To tick or not to tick – Birding in Limpopo MzansiBride

Winona Griggs

Birdwatching Dilemma: To Tick or Not to Tick?

When it comes to birdwatching, there’s always a lively debate among both seasoned enthusiasts and newcomers: when can you officially count a bird for your “life list”?

During our trip in Limpopo, we had a diverse group of birdwatchers, ranging from experts to beginners. As we journeyed through the countryside, the more experienced birders would casually remark, “Brown Snake,” with little excitement. On the other hand, the journalists who were new to this world would turn their heads in anticipation, scanning the ground anxiously. Disappointed by their failure to spot anything, they would become perplexed until someone pointed out a distant silhouette of a raptor on the horizon – the Brown Snake Eagle. “Really? How can you be so sure?” they would skeptically ask. This prompted us to explain the distinguishing features of the bird, and they would consult their newly acquired bird books, eager to know if they could add it to their list.

So here’s the thing: when it comes to birdwatching and making a checklist, you have the freedom to include whatever birds you personally consider valid. However, there is a general rule that most birdwatchers follow – you can only tick off a bird if you see it flying freely in the wild. Sounds pretty simple, right? Well, it can actually get quite complicated, and it’s a topic that keeps birdwatchers engaged in heated discussions on online forums.

There are some birders, mainly from Europe, who are very strict when it comes to defining what qualifies as a “wild bird.” According to their standards, they won’t include any birds that have been reintroduced into an area where they went extinct, birds that have been attracted to feeders, or birds that have been startled out of hiding by someone. Some birders take it to the extreme by refusing to check off a bird that has a data ring on its leg because they see it as tampering or human interference.

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When it comes to birdwatching, there are different opinions about what counts as a legitimate sighting. Some birders will only count birds that they see in their natural environment, whereas others are fine with counting birds that are attracted to their feeders or lured with calls. However, even this seemingly simple approach can become more complicated. Some birders have sought clarification on certain scenarios:

  • Am I allowed to count the Narina Trogon that flew into my window but survived and flew away?
  • Can I add the blue and yellow Macaw that escaped from my neighbor’s house and briefly visited my garden?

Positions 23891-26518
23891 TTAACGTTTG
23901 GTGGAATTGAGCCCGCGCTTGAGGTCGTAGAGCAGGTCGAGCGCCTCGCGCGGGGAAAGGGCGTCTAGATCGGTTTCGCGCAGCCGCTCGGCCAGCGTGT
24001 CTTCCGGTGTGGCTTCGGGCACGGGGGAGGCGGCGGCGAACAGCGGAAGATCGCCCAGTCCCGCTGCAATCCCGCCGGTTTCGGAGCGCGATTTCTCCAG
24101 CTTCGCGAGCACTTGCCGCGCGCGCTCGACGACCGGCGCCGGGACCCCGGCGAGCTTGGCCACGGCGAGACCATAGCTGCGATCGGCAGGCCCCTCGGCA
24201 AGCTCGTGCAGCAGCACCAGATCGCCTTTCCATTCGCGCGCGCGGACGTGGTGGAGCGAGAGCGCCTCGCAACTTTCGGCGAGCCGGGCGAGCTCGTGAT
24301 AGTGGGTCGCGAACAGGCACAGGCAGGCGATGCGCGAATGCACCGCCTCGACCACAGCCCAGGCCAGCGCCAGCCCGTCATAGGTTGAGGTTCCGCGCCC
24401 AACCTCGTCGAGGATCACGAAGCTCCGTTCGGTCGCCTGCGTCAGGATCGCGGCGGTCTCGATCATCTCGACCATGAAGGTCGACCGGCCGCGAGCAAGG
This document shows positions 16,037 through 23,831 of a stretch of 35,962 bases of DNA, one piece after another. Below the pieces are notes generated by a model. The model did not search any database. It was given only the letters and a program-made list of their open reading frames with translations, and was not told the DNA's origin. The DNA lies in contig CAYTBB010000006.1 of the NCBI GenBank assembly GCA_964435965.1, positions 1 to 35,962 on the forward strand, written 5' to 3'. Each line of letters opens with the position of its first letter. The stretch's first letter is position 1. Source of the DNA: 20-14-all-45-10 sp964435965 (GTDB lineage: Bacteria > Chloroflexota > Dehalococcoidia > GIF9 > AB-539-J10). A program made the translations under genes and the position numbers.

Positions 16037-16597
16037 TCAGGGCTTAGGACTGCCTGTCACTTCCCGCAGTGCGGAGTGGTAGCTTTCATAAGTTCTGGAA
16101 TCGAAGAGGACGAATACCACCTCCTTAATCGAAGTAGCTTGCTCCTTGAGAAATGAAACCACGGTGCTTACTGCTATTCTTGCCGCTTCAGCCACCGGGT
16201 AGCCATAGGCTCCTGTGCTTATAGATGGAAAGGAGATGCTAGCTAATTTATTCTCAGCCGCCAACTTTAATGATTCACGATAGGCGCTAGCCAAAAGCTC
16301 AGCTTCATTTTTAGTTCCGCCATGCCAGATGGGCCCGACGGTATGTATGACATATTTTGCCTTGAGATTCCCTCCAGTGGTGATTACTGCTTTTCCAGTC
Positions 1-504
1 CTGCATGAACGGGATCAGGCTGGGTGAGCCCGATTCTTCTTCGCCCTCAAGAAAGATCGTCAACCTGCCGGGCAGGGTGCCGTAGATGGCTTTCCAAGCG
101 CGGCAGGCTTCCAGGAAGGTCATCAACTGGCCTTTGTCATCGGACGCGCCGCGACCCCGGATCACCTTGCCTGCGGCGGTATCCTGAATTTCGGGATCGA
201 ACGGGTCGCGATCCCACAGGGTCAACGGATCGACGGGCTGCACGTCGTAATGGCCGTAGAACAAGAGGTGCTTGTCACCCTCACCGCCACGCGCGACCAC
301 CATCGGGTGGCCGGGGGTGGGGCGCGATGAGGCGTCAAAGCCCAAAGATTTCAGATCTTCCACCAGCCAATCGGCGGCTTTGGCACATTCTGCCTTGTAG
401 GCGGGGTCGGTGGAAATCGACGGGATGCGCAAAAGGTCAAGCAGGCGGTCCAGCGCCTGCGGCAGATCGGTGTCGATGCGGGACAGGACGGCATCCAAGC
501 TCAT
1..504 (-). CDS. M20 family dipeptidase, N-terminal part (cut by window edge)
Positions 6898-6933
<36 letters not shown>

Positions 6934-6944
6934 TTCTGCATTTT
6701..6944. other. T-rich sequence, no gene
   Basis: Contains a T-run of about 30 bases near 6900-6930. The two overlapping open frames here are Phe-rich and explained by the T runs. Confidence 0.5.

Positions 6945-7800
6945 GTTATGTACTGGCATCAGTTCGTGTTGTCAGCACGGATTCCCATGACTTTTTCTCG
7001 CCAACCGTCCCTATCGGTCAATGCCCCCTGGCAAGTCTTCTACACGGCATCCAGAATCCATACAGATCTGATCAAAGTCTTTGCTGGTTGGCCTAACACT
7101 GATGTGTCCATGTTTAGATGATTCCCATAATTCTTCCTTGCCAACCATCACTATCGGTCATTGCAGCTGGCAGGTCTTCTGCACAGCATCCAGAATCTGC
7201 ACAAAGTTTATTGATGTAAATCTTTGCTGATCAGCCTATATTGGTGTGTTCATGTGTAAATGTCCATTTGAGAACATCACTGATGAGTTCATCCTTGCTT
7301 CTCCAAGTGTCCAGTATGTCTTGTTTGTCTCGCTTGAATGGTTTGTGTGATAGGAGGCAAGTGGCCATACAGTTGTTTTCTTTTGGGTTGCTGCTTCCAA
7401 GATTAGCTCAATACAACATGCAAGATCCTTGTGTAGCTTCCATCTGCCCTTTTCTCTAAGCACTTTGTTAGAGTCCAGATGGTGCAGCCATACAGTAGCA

• What about the Pygmy Kingfisher that my cat brought in, but I managed to rescue?

So, let me ask you something. Can I mark off a blur that the guide assured me was a Barrett’s Warbler? How about that far-off spot that all the experienced birders in the vehicle swear is a Brown Snake Eagle?

Well, the answer depends on how seriously you want to be taken in the birding world. If it’s just for your own satisfaction, then go ahead and mark away.

Here’s an interesting story that our guide, Joe Grosel, shared with us. It’s about four ‘twitchers’ who set out to find the rare Spotted Crake. As they were slowly driving along the edge of a wetland, a local farmer unexpectedly sped past them in his truck and accidentally ran over the very bird they had traveled miles to see. Three of the birders quickly jumped out of the vehicle and witnessed the bird taking its last breaths. But by the time the driver reached them, the bird had already passed away. Now, could those three still claim the sighting since they saw it alive? And what about the driver?

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The truth is, each person has their own rules for what makes a tick-worthy sighting. One person in the group had a rule that they had to be able to picture the bird with their eyes closed before it was considered checked off. Another person was willing to trust the guide’s expertise, having done their research, heard the bird’s call, and spotted a bird that could only be the one they were looking for. So, in the end, it’s really up to you and what makes you feel satisfied. The main thing is to get out there and start ticking those birds off your list!

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